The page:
Kilo Goldmines is exploring in the Democratic Republic of Congo and its flagship Somituri project could be part of a much larger operation
TSX Venture-listed Kilo Goldmines has eight mining licences, valid until 2039, in the Democratic Republic of Congo (DRC), which has the potential for a multi-pit operation and shareholder backing for its Adumbi deposit.
The NI43-101-compliant deposit contains 1.9 million ounces (Moz) of gold at 1.63 grams per tonne (g/t) and has the potential to be an open pit mine with other promising prospects within a 5km radius.
“We are chasing that scale, the DRC greenstone belts are possibly an extension of the Tanzania greenstone belts which host world class deposits and have much of the same geology. The Adumbi gold deposit is part of a gold bearing structure in excess of 5km, which means multi-pit, single-plant potential,” explains Alex van Hoeken, president and chief executive of Kilo Goldmines speaking at a Proactive Investors event on June 14.
New mining legislation in 2002 was the catalyst for significant investment in the DRC by junior and major miners such as Freeport McMoran, Vale, Anglo American and Kilo’s joint venture partner for iron at the drilling stage, Rio Tinto. Not to mention Rangold’s Kibabli deposit, which contains 30Moz of gold.
The Somituri project is currently held 71.25 per cent by Kilo, 5 per cent by DRC state and 23.75 per cent by property vendors. Upon completion of the bankable feasibility study, Kilo could own up to 95 per cent. Randgold can buy back 10 per cent of the project for $5 million if measured resources are greater than 2Moz.
“We have a very strong shareholder base, including Sprott Management, Libra Investors, Macquarie and others. When I took over as president, one of the first things I did was sort out the licences but afterwards when I saw the potential for a much larger resource after travelling the scale and breadth of our licence area, they backed a plan for a multi-pit operation,” van Hoeken said.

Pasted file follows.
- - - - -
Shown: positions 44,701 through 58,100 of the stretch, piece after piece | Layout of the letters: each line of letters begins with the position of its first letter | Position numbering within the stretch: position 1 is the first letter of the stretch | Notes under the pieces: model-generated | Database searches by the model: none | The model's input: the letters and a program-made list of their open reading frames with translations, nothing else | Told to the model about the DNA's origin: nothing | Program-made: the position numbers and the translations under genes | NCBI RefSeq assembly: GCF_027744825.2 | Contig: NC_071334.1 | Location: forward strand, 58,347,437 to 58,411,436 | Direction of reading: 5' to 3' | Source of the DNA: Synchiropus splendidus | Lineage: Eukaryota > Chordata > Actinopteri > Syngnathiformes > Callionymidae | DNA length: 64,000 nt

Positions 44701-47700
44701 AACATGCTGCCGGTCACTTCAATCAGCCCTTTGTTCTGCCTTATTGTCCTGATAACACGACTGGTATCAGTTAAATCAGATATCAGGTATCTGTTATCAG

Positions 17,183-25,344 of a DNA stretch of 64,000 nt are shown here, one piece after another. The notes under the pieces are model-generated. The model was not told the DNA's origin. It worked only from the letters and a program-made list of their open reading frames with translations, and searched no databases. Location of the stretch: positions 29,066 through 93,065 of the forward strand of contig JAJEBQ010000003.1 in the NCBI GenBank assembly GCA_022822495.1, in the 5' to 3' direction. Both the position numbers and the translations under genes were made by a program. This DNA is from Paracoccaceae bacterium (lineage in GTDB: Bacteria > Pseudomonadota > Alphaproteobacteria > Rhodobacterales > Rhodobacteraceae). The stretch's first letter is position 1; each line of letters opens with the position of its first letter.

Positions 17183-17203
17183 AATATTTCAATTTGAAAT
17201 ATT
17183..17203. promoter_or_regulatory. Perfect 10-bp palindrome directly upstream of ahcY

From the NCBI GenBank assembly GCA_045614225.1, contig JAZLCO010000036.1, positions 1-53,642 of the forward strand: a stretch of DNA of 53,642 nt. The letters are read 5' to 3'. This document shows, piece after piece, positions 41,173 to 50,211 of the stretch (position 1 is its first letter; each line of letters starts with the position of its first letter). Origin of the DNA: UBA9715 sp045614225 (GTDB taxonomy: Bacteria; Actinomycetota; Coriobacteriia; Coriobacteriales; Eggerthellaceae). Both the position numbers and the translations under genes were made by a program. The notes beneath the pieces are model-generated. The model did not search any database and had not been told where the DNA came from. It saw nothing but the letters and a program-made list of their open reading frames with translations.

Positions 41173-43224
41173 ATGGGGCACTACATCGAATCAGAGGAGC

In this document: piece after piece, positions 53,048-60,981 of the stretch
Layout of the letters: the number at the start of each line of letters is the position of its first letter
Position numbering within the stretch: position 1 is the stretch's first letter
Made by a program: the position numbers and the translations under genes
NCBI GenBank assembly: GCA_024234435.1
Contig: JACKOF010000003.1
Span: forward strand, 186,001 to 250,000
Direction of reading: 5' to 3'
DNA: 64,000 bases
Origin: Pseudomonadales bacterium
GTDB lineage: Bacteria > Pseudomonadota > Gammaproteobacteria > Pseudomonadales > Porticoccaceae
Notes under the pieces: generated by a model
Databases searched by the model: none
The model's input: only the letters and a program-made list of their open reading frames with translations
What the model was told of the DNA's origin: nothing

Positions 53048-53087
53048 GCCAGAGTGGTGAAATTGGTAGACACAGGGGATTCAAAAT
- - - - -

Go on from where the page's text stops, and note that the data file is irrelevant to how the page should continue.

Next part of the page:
KWR Iron, which Kilo owns 75 per cent of, has exploration licences in a joint venture with Rio Tinto (15 per cent). Rio has a farm-in arrangement to earn up to 78.75 per cent in staged exploration expenditure spending $60 million before 2020. The gold rights, however, explains van Hoeken, are retained by Kilo Goldmines. The remaining partner in KWR Iron includes Suez Holdings at 10 per cent.
Road access for the project goes west through the largest city in the wooded region of DRC, Kisangani, 300km away and east through Kampala in neighbouring Uganda some 800km. In addition the team has project support between the two neighbouring countries in Beni and major airports include Kisangani, Entebbe in Uganda and Goma in Eastern DRC.
If venturing into Congo isn’t enough, Kilo has also been selected as preferred bidder for the Hajigak iron project in Afghanistan for one of four blocks, Block A. Block A is estimated to contain 450Mt at 62 per cent iron content though work remains to get the resource to compliance. A state-backed Indian steel consortium received the other three blocks.
Kilo Goldmines owns 20 per cent of the Hajigak project, held by Kilo Iron and led by UK-based financier David Buckle. The project is located 130km west of Kabul and just 33km from a proposed rail line financed by China Metallurgical Group Corporation (MCC) as part of commitments to the Afghan government for mining rights to the Aynak copper deposit.
Van Hoeken points out that the DRC and Afghanistan operations are completely separate entities.
When questioned by audience members, many of who were investors, about the perceived environment of corruption in which Kilo operates, van Hoeken defends the operation.
“I have been working in DRC for 12 years and I have never had a problem. I have the lay of the land. Kilo is significantly undervalued considering its current assets and upside potential, and we will be aggressively augmenting shareholder value,” van Hoeken adds.